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Soopaman
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Re: We're Not Out of The Woods Yet (TX,LA,MS,AL,FL): 2015 EO

Post by Soopaman » January 2nd, 2016, 7:54 am

Russ Jerome wrote:WOW! Great pictures, all of them!

What lens(s) for close shots? Great stuff.

Thanks, Russ. I use a 50mm macro, or a 135mm w/ extension tubes for most of my close up photographs.
Aneides Aeneus wrote:Amazing finds - those mexican milks are gorgeous!

-Ananth
Those are some of my favorites! I like the LA milks alright, but annulata are always impressive.
Mike VanValen wrote:I've seen some of your photos on facebook groups. Always impressive. The lemon yellow on that speckled king sticks in my memory. Great stuff.
Thanks, Mike. Some of those coastal kings can be really vibrant.
Mark Brown wrote:Epic post - sure makes me want to finally get around to a far south Texas trip and/or a visit to the coast. Somehow, west Texas always seems to win out......
Get down south sometime! Nothing quite like finding 60+ snakes on the road at night. To me, it sure beats the socks off staring at cuts.

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Mark Brown
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Re: We're Not Out of The Woods Yet (TX,LA,MS,AL,FL): 2015 EO

Post by Mark Brown » January 2nd, 2016, 8:37 am

Soopaman wrote:Get down south sometime! Nothing quite like finding 60+ snakes on the road at night. To me, it sure beats the socks off staring at cuts.
Oh, I spent many hours cruising down south before the fracking operations came along and trashed everything. But I really need to get farther down south and see some of those Mexican specialties for myself.

So is the traditional south Texas road herping back now that gas prices have put a lot of the fracking on hold?

Tamara D. McConnell
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Re: We're Not Out of The Woods Yet (TX,LA,MS,AL,FL): 2015 EO

Post by Tamara D. McConnell » January 2nd, 2016, 10:02 am

This is such an epic, spectacular post! Your photos are amazing.

Rman
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Re: We're Not Out of The Woods Yet (TX,LA,MS,AL,FL): 2015 EO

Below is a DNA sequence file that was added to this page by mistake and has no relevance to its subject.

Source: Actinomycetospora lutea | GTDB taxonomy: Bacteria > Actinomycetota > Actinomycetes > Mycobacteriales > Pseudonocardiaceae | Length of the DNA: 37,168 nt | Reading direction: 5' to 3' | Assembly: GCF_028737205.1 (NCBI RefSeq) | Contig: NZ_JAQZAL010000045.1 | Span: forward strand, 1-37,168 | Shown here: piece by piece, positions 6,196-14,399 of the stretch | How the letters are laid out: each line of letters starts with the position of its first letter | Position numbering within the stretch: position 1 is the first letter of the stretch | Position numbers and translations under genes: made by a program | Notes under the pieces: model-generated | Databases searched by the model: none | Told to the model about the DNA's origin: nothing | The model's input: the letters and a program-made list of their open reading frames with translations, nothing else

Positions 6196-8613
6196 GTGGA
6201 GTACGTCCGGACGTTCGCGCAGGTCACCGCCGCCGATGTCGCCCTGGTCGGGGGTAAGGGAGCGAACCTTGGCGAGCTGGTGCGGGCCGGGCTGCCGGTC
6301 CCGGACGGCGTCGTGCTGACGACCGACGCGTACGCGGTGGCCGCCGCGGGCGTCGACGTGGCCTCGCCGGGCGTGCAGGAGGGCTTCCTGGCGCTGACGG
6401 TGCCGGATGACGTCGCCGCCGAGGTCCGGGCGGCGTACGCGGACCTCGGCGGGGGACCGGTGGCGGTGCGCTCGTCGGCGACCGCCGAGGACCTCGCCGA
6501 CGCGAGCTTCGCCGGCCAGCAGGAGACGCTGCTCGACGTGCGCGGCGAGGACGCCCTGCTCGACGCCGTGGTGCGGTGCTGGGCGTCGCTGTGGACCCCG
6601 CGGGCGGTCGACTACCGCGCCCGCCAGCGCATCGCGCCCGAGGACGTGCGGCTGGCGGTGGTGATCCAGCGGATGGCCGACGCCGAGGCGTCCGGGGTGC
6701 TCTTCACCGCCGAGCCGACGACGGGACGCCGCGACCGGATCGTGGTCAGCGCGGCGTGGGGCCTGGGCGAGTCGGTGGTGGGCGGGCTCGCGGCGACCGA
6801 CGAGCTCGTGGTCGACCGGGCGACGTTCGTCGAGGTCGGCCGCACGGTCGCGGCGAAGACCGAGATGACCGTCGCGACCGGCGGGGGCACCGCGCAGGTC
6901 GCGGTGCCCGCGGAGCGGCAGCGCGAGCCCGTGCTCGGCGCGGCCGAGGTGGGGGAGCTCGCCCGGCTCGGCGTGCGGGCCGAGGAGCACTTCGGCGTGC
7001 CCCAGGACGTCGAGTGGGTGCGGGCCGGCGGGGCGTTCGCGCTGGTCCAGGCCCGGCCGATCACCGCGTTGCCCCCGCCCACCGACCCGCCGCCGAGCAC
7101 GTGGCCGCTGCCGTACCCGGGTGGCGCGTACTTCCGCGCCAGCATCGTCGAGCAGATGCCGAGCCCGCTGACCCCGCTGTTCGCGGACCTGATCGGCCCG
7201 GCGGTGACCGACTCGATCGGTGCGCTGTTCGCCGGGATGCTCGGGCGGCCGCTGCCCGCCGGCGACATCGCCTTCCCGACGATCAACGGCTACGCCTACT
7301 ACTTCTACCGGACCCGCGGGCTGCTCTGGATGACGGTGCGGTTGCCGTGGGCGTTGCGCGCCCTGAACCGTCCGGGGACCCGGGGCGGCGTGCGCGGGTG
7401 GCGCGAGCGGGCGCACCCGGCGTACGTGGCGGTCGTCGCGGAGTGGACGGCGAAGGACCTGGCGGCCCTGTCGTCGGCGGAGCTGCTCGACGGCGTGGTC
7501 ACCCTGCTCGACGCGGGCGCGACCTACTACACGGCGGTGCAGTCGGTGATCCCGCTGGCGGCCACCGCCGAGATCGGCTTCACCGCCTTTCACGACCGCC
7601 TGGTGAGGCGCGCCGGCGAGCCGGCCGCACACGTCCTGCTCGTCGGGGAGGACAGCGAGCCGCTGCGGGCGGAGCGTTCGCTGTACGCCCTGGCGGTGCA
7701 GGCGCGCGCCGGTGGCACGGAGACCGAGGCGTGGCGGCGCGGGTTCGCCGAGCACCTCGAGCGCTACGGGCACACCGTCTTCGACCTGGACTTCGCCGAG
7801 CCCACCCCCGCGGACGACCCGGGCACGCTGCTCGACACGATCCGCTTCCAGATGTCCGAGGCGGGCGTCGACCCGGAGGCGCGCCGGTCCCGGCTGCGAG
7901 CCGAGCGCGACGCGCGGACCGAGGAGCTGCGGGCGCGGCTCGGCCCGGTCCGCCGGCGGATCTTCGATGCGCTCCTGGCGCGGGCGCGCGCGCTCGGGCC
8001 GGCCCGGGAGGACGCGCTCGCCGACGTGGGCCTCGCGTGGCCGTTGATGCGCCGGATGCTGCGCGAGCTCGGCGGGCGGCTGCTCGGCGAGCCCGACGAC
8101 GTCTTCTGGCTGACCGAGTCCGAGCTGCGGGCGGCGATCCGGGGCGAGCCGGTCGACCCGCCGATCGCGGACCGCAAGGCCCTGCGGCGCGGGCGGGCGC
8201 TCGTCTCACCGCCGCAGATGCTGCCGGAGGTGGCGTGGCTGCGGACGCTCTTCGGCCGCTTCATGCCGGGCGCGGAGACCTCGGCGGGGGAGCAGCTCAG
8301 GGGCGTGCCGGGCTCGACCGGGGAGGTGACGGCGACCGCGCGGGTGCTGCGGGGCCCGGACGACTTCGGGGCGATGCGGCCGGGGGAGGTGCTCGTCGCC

Post by Rman » January 2nd, 2016, 9:04 pm

This post really reinforced for me how much fun we had last year. I'll never forget these adventures and will not feel surprised when they somehow keep getting better. Outstanding photography as always!

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DracoRJC
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Re: We're Not Out of The Woods Yet (TX,LA,MS,AL,FL): 2015 EO

Post by DracoRJC » January 3rd, 2016, 6:50 am

Good stuff dude. Hope we can get out again this year, it's been too long!

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Soopaman
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Re: We're Not Out of The Woods Yet (TX,LA,MS,AL,FL): 2015 EO

Post by Soopaman » January 3rd, 2016, 7:09 am

Mark Brown wrote:
Soopaman wrote:Get down south sometime! Nothing quite like finding 60+ snakes on the road at night. To me, it sure beats the socks off staring at cuts.
Oh, I spent many hours cruising down south before the fracking operations came along and trashed everything. But I really need to get farther down south and see some of those Mexican specialties for myself.

So is the traditional south Texas road herping back now that gas prices have put a lot of the fracking on hold?

I couldn't answer that. I never was around for the pre-fracking herping. Most of my time has been spent flipping, but the few times I cruised it's been nothing but fun. The traffic was never very bad, excepting closer to towns, but there's still lots of DOR atrox. It may be that I was just in a different area that that which has been most affected by oilfield traffic.
Tamara D. McConnell wrote:This is such an epic, spectacular post! Your photos are amazing.
Thanks Tamara. I hope we can get out again in the next couple of years. Y'all's part of Alabama was one of my favorite places I visited this year!

Rman wrote:This post really reinforced for me how much fun we had last year. I'll never forget these adventures and will not feel surprised when they somehow keep getting better. Outstanding photography as always!
With all the work we've put into future herping, I'm sure this year will be as unforgettable as the last!

DracoRJC wrote:Good stuff dude. Hope we can get out again this year, it's been too long!